The Criminal World Of Dog Eat Dog

Published 7 years ago
The Criminal World Of Dog Eat Dog

This zinc enclosure, hidden between two shacks in a South African township, is a hot little corner of hell. The dog inside, a powerful pit bull, cowers as the door is broken open and the torches of the raid team shine on him. He’s one of hundreds, perhaps thousands, of dogs kept in hiding, chained and neglected, to serve an explosion of dog fighting across the country.

It’s a crime which occurs far from middle-class homes and businesses – yet it serves as both an indicator and predictor of crime that looms over them. Where dog fighting flourishes, drugs, gambling, organized crime, thievery, assault and murder march in lockstep.


“Dog fighters are violent criminals that engage in a whole host of peripheral criminal activities. Many are heavily involved in organized crime, racketeering, drug distribution, or gangs, and they arrange and attend the fights as a forum for gambling and drug trafficking,” wrote Hannah Gibson, in a study published by the College of Law of Michigan State University in 2005.

But why has this crime taken off in South Africa?

Twenty years ago, in a Gauteng study of complaints registered at major branches of the SPCA (the local arm of the animal welfare organization NSPCA), dog fighting didn’t even feature, says Wendy Willson, Manager of NSPCA’s Special Investigations Unit – there was just one report where two dogs jumped their walls and mixed it up. But “in the 2014-2015 statistics, there were over 1,290 reports of dog fighting to the NSPCA.”

These ballooning stats are just the tip of the iceberg; dog fighting has almost no recognition among the public and police in South Africa. Most people have no idea that it is a crime and police have been known to laugh in disbelief when animal welfare organizations report incidents.


The same applies to the rest of Africa. Dog fighting as a crime is almost unheard of, although it has leaked out into surrounding Southern African Development Community (SADC) countries, such as Namibia, to a limited extent. But the SPCA in Kenya, for example, says there is no dog fighting there, while Uganda’s SPCA “suspected but could not confirm” some isolated incidents.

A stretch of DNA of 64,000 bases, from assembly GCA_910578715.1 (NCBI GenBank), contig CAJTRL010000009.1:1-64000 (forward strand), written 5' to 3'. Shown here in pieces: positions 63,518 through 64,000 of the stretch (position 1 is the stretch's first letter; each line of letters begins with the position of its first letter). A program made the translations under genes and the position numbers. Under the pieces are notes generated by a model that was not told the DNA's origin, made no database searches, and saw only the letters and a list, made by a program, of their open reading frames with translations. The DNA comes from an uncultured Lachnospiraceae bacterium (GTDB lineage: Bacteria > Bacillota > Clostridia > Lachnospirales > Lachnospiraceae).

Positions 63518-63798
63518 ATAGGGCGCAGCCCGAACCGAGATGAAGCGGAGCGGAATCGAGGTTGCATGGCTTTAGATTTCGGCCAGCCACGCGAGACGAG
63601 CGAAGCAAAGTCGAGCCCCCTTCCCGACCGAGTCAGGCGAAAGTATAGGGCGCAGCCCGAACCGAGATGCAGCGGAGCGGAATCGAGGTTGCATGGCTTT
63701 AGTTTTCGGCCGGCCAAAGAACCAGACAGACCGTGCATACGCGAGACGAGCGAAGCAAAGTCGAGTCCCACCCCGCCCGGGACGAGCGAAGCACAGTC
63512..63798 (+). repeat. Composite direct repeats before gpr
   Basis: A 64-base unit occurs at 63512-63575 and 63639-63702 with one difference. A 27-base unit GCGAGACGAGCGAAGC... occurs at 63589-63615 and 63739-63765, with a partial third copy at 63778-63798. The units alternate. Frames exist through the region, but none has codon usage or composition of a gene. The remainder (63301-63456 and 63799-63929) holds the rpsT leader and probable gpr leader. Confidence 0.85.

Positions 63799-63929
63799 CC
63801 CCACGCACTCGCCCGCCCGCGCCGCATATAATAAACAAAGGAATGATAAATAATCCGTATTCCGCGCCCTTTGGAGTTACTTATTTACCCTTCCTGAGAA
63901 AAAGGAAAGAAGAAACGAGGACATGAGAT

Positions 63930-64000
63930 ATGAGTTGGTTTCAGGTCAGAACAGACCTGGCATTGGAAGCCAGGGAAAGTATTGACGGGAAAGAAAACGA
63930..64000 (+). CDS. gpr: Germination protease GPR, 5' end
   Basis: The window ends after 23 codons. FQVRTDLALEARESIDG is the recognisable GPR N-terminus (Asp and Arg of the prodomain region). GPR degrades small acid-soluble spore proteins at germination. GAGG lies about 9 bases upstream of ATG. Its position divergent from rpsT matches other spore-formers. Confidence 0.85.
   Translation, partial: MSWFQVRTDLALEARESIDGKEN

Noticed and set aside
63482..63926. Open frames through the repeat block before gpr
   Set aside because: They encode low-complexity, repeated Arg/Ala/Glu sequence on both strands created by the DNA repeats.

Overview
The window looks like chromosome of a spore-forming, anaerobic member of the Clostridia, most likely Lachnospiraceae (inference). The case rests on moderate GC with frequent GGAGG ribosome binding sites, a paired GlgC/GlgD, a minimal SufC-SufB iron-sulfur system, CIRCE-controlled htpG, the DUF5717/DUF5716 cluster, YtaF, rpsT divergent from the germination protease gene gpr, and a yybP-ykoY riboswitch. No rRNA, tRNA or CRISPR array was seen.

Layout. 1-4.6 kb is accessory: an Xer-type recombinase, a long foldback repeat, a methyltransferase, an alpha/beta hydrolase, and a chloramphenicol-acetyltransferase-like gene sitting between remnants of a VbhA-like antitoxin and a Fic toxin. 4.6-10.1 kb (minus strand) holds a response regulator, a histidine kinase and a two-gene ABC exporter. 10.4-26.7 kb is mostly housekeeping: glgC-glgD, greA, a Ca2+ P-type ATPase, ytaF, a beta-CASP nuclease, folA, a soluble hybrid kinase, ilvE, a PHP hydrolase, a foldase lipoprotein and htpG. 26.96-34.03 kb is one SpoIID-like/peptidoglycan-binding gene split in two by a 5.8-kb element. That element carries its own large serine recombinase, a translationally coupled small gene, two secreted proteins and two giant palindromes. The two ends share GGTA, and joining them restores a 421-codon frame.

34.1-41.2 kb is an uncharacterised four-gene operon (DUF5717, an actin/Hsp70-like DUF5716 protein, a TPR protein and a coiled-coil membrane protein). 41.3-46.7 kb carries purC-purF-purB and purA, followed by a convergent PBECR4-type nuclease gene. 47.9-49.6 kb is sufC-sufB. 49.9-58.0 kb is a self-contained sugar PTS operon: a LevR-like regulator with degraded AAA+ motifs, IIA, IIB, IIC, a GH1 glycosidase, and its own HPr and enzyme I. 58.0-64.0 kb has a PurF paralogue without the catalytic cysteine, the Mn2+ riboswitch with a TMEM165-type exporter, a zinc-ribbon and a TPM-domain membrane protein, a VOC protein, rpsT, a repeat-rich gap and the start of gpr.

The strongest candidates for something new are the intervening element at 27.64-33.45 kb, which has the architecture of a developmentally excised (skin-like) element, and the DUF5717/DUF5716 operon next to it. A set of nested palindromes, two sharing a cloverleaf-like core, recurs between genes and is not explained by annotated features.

However, Amina Abaza, Chair of the Society for the Protection of Animal Rights in Egypt (SPARE), says dog fighting is an issue in Egypt.

“It is becoming more and more popular, especially in the lower class of the society,” she says.

In Egypt, it’s not yet against the law and videos of fights are often posted online. People import dogs from Eastern Europe.


“Each litter will bring them money,” says Abaza.

“It’s a symptom of an economic time and of a defiant and desperate youth,” says Willson.

Dog fighting occurs worldwide, especially where young men have little prospects and feel emasculated, as shown in a 2008 study of dog fighting among low-income youth in London. But, in South Africa, it has an added layer of ferocity and is largely driven by bloodlust, says Willson.


It’s a perfect vicious circle: exposure to dog fighting at a young age reduces empathy. Older boys and young men maintain the circle by inducting a new generation of children into this secretive world.

In Duduza, a township east of Johannesburg, the NSPCA were approached by a school concerned at the behavior of about 20 pupils, who were mimicking dog fights in the playground – biting, growling and attacking each other, and even playing out the mating of dogs. These boys, aged between nine and 13, had been introduced to dog fighting by an older boy or man whom they looked up to. School records show behavior changes over six months: “Elevated aggression levels, bullying and violent outbursts,” says Willson, noting that one child attacked his teacher with a six-inch nail.

In the hyper-stimulating and ‘fraternal’ atmosphere of a dog fight, these boys are exposed to unbelievable brutality. It is an introduction to a network of criminality that drives an inability to understand another’s pain and fear. Often violence becomes part of the thrill.

Fortunately, the criminal justice system and communities are beginning to take this issue seriously. In 1995, an early dog fighting bust netted several people who were fined (the wider group all chipped in to pay the fines). Today, dog fighters go to jail.


The NSPCA Special Investigations Unit gathers evidence patiently, over many months, and keeps the identities of informants safe, to construct a strong case in court. They’ve developed an ability to forensically examine dog carcasses and bones and determine what kind of fighting the dog has been forced into from the lesions on the bones.

“It’s important that communities, especially parents, understand [that] when their children get involved in dog fighting, they risk criminal records – which means they’ll probably never work,” says Cora Bailey of Community Led Animal Welfare (CLAW), an organization that is trying to educate people on the dangers of dog fighting in townships west of Johannesburg.

“Communities know how dangerous dog fighting is, to them and their children,” says Bailey. “They don’t want this going on next door. They know it ups the violence quotient considerably.”


The violence of dog fighting is not only felt by the dogs, the community is also being hurt, despite being unaware that a cruel blood sport is becoming rampant near their homes.